The IRS has introduced a new process to apply for non-profit status, in what appears to be an attempt to relieve the backlog of new applications. The typical Form 1023 is one that requires a very significant amount of work and practically requires engaging specialized legal advice before an organization can hope to prevail in obtaining nonprofit status for a newly formed organization.
The requirements for use of form 1023-EZ state that the applying organization must have less than $50,000 in annual revenue for past operations, and anticipate the same for the next three years. The form can not be used for supporting organizations, or for most groups organized for health related purposes.
We will remain guardedly optimistic. . . that this new EZ application process can actually relieve the backlog of applicants, and clear the way for the more timely IRS approval of larger endeavors.
July 1, 2014
WASHINGTON — The Internal Revenue Service today introduced a new, shorter application form to help small charities apply for 501(c)(3) tax-exempt status more easily.
“This is a common-sense approach that will help reduce lengthy processing delays for small tax-exempt groups and ultimately larger organizations as well,” said IRS Commissioner John Koskinen. “The change cuts paperwork for these charitable groups and speeds application processing so they can focus on their important work.”
The new Form 1023-EZ, available today on IRS.gov, is three pages long, compared with the standard 26-page Form 1023. Most small organizations, including as many as 70 percent of all applicants, qualify to use the new streamlined form. Most organizations with gross receipts of $50,000 or less and assets of $250,000 or less are eligible.
“Previously, all of these groups went through the same lengthy application process — regardless of size,” Koskinen said. “It didn’t matter if you were a small soccer or gardening club or a major research organization. This process created needlessly long delays for groups, which didn’t help the groups, the taxpaying public or the IRS.”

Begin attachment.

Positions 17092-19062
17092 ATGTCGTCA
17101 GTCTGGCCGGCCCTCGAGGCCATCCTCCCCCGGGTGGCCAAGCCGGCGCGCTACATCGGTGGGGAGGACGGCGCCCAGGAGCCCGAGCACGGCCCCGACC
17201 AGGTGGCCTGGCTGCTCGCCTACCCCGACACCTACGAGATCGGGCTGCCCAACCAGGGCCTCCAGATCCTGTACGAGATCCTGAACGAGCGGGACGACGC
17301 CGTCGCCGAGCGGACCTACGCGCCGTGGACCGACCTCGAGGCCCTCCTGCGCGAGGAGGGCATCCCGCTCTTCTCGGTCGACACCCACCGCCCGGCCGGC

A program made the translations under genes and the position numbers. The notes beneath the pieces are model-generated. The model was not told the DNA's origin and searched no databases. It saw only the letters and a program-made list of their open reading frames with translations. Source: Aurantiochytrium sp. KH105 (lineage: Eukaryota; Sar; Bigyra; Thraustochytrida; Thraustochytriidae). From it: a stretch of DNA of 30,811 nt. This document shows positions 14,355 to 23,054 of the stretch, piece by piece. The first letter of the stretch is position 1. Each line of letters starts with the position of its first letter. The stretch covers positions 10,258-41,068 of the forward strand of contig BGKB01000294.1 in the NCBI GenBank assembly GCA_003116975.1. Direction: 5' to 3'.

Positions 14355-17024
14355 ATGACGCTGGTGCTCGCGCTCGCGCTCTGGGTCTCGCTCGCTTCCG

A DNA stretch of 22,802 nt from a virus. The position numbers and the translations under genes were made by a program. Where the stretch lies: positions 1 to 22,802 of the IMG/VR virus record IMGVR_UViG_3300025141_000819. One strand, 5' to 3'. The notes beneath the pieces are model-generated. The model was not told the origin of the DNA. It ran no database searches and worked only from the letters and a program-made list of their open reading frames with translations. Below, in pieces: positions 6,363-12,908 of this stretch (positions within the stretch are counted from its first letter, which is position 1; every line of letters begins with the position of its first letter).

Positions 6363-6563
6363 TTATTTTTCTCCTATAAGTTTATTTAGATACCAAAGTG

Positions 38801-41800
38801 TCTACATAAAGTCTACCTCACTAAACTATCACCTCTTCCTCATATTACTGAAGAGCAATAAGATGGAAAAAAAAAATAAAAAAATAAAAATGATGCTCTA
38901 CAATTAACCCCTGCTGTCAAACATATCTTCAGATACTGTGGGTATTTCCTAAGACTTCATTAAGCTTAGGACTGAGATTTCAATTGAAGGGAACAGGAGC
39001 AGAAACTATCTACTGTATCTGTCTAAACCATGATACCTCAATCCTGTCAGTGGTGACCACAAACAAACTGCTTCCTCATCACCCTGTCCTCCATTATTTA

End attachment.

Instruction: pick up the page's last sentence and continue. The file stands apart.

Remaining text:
The change will allow the IRS to speed the approval process for smaller groups and free up resources to review applications from larger, more complex organizations while reducing the application backlog. Currently, the IRS has more than 60,000 501(c)(3) applications in its backlog, with many of them pending for nine months.
Following feedback this spring from the tax community and those working with charitable groups, the IRS refined the 1023-EZ proposal for today’s announcement, including revising the $50,000 gross receipts threshold down from an earlier figure of $200,000.
“We believe that many small organizations will be able to complete this form without creating major compliance risks,” Koskinen said. “Rather than using large amounts of IRS resources up front reviewing complex applications during a lengthy process, we believe the streamlined form will allow us to devote more compliance activity on the back end to ensure groups are actually doing the charitable work they apply to do.”
The new EZ form must be filed online. The instructionsinclude an eligibility checklist that organizations must complete before filing the form.
The Form 1023-EZ must be filed using pay.gov, and a $400 user fee is due at the time the form is submitted. Further details on the new Form 1023-EZ application process can be found in Revenue Procedure 2014-40, posted today on IRS.gov.
There are more than a million 501(c)(3) organizations recognized by the IRS.
click here for a copy of the on-line application form: f1023ez
click here for a copy of the instructions: i1023ez